def __init__(self, parent=None):
  QtGui.QWidget.__init__(self, parent)

  self.setGeometry(300, 300, 280, 600)
  self.setWindowTitle('threads')

  self.layout = QtGui.QVBoxLayout(self)

  self.testButton = QtGui.QPushButton("test")
  self.connect(self.testButton, QtCore.SIGNAL("released()"), self.test)
  self.listwidget = QtGui.QListWidget(self)

  self.layout.addWidget(self.testButton)
  self.layout.addWidget(self.listwidget)

  self.threadPool = []

 def add(self, text):
  """ Add item to list widget """
  print "Add: " + text
  self.listwidget.addItem(text)
  self.listwidget.sortItems()

 def addBatch(self,text="test",iters=6,delay=0.3):
  """ Add several items to list widget """
  for i in range(iters):
   time.sleep(delay) # artificial time delay
   self.add(text+" "+str(i))

 def addBatch2(self,text="test",iters=6,delay=0.3):
  for i in range(iters):
   time.sleep(delay) # artificial time delay
   self.emit( QtCore.SIGNAL('add(QString)'), text+" "+str(i) )

 def test(self):
  self.listwidget.clear()
  # adding in main application: locks ui
  #self.addBatch("_non_thread",iters=6,delay=0.3)

  # adding by emitting signal in different thread
  self.threadPool.append( WorkThread() )
  self.connect( self.threadPool[len(self.threadPool)-1], QtCore.SIGNAL("update(QString)"), self.add )
  self.threadPool[len(self.threadPool)-1].start()

  # generic thread using signal
  self.threadPool.append( GenericThread(self.addBatch2,"from generic thread using signal ",delay=0.3) )
  self.disconnect( self, QtCore.SIGNAL("add(QString)"), self.add )
  self.connect( self, QtCore.SIGNAL("add(QString)"), self.add )
  self.threadPool[len(self.threadPool)-1].start()

class WorkThread(QtCore.QThread):
 def __init__(self):
  QtCore.QThread.__init__(self)

 def __del__(self):
  self.wait()

 def run(self):
  for i in range(6):
   time.sleep(0.3) # artificial time delay
   self.emit( QtCore.SIGNAL('update(QString)'), "from work thread " + str(i) )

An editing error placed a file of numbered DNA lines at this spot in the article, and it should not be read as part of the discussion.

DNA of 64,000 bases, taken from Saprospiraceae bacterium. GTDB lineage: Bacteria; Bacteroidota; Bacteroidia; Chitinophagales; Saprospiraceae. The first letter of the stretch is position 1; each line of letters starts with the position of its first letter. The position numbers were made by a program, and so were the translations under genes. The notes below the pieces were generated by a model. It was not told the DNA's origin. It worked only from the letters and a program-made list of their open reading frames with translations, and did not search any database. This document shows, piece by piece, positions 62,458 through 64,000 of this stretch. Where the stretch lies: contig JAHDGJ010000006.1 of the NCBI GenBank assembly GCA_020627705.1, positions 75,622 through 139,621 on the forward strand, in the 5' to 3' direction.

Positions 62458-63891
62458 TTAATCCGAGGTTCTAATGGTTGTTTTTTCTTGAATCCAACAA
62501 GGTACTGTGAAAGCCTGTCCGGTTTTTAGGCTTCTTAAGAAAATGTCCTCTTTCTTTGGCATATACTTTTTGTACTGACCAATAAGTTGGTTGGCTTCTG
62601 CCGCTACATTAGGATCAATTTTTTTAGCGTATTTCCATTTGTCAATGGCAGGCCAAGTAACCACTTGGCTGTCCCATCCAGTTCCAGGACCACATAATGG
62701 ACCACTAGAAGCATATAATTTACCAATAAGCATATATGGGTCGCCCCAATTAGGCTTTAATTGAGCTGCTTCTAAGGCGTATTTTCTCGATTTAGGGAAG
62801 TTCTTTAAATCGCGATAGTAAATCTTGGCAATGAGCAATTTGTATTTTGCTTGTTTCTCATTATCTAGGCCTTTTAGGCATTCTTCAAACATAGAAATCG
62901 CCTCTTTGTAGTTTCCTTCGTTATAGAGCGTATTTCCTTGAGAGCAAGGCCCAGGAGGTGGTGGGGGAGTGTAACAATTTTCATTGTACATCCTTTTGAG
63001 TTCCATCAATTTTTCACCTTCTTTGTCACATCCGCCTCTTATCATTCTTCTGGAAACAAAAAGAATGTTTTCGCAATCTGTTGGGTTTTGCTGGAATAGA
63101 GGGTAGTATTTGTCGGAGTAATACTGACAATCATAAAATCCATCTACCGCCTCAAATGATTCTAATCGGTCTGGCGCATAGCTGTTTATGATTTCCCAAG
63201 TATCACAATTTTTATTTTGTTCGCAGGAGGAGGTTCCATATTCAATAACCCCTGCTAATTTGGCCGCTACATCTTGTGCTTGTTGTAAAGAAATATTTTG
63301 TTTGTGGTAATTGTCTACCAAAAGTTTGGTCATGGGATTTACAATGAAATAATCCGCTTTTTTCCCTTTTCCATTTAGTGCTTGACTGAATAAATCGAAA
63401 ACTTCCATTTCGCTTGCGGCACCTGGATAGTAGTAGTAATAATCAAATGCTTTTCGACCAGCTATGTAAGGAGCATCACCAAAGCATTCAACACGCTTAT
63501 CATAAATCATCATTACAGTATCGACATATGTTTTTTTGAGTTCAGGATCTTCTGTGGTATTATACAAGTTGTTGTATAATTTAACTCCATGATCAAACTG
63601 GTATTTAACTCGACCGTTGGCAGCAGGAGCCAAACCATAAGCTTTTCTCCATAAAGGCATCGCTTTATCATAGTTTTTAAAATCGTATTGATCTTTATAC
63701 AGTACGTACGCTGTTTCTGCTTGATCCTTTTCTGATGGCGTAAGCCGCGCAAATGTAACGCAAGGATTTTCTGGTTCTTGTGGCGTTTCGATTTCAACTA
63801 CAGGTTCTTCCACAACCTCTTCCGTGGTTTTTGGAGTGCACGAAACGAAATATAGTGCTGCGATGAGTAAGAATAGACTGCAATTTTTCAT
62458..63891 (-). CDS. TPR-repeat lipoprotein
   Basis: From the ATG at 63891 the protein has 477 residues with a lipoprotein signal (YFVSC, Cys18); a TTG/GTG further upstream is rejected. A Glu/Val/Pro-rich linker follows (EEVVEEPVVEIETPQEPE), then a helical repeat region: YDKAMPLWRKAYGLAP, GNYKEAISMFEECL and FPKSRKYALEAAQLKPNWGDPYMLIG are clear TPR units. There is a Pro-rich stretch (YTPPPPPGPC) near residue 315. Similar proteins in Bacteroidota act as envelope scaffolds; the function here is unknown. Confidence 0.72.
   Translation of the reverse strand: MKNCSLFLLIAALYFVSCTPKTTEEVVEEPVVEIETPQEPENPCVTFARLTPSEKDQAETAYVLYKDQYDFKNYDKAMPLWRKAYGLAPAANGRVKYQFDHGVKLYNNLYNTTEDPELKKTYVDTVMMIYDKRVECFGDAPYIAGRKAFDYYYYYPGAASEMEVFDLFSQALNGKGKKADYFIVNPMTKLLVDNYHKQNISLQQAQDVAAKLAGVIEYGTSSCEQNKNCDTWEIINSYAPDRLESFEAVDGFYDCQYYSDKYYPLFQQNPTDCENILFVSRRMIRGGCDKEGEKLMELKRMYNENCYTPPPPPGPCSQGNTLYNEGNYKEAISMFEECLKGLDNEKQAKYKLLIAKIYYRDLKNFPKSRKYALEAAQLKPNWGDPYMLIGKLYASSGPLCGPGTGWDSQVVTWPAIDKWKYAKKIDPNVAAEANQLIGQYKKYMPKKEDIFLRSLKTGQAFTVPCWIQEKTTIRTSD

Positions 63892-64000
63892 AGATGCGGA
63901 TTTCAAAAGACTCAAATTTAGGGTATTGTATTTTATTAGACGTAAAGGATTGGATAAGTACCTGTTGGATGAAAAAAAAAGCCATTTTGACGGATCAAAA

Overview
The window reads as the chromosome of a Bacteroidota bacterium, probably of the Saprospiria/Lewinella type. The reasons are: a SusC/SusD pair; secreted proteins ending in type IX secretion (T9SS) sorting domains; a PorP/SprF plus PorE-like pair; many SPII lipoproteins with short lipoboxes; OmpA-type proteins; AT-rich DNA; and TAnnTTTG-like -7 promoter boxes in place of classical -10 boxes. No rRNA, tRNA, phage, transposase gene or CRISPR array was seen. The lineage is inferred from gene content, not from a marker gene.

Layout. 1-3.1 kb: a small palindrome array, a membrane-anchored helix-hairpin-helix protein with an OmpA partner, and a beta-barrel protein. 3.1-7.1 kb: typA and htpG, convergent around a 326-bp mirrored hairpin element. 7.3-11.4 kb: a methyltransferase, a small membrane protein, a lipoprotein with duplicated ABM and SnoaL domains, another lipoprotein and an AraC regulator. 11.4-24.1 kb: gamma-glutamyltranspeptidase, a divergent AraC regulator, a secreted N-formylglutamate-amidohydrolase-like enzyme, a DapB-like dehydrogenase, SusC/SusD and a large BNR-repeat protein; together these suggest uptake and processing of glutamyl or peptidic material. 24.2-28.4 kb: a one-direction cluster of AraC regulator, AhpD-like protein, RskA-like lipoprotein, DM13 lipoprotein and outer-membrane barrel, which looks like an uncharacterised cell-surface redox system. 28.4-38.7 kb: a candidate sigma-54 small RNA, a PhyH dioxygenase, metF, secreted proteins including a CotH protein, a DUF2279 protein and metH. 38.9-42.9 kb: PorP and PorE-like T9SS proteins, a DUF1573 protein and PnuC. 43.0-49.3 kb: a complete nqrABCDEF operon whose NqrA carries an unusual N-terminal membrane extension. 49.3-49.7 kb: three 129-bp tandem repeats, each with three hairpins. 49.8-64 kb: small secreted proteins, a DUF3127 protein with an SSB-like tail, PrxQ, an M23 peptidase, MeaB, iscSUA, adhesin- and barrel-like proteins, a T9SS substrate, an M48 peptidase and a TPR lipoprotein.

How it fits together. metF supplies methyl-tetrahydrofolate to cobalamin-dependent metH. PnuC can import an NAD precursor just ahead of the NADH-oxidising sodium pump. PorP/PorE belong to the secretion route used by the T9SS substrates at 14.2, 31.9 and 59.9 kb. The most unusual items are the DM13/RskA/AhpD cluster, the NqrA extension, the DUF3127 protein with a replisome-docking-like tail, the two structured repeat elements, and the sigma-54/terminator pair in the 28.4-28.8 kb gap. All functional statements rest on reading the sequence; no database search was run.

return

class GenericThread(QtCore.QThread):
 def __init__(self, function, *args, **kwargs):
  QtCore.QThread.__init__(self)
  self.function = function
  self.args = args
  self.kwargs = kwargs

 def __del__(self):
  self.wait()

 def run(self):
  self.function(*self.args,**self.kwargs)
  return

# run
app = QtGui.QApplication(sys.argv)
test = MyApp()
test.show()
app.exec_()

And some more docs and links on the topic:
http://www.riverbankcomputing.co.uk/static/Docs/PyQt4/html/qthread.html
http://www.riverbankcomputing.co.uk/static/Docs/PyQt4/html/qeventloop.html
http://www.riverbankcomputing.co.uk/static/Docs/PyQt4/html/qmutex.html
http://diotavelli.net/PyQtWiki/Threading,_Signals_and_Slots
http://stackoverflow.com/questions/1595649/threading-in-a-pyqt-application-use-qt-threads-or-python-threads

Jo

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Written by Jo Plaete

July 21, 2010 at 9:30 am

17 Responses

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  1. Thanks Jo, I used this straight away.

    Gerard

    August 5, 2010 at 6:10 pm

    • cool :)

      Jo Plaete

      August 6, 2010 at 2:14 pm

    • >Tough it is better/safer to communicate through signals so we could change the addBatch method to emit a signal itself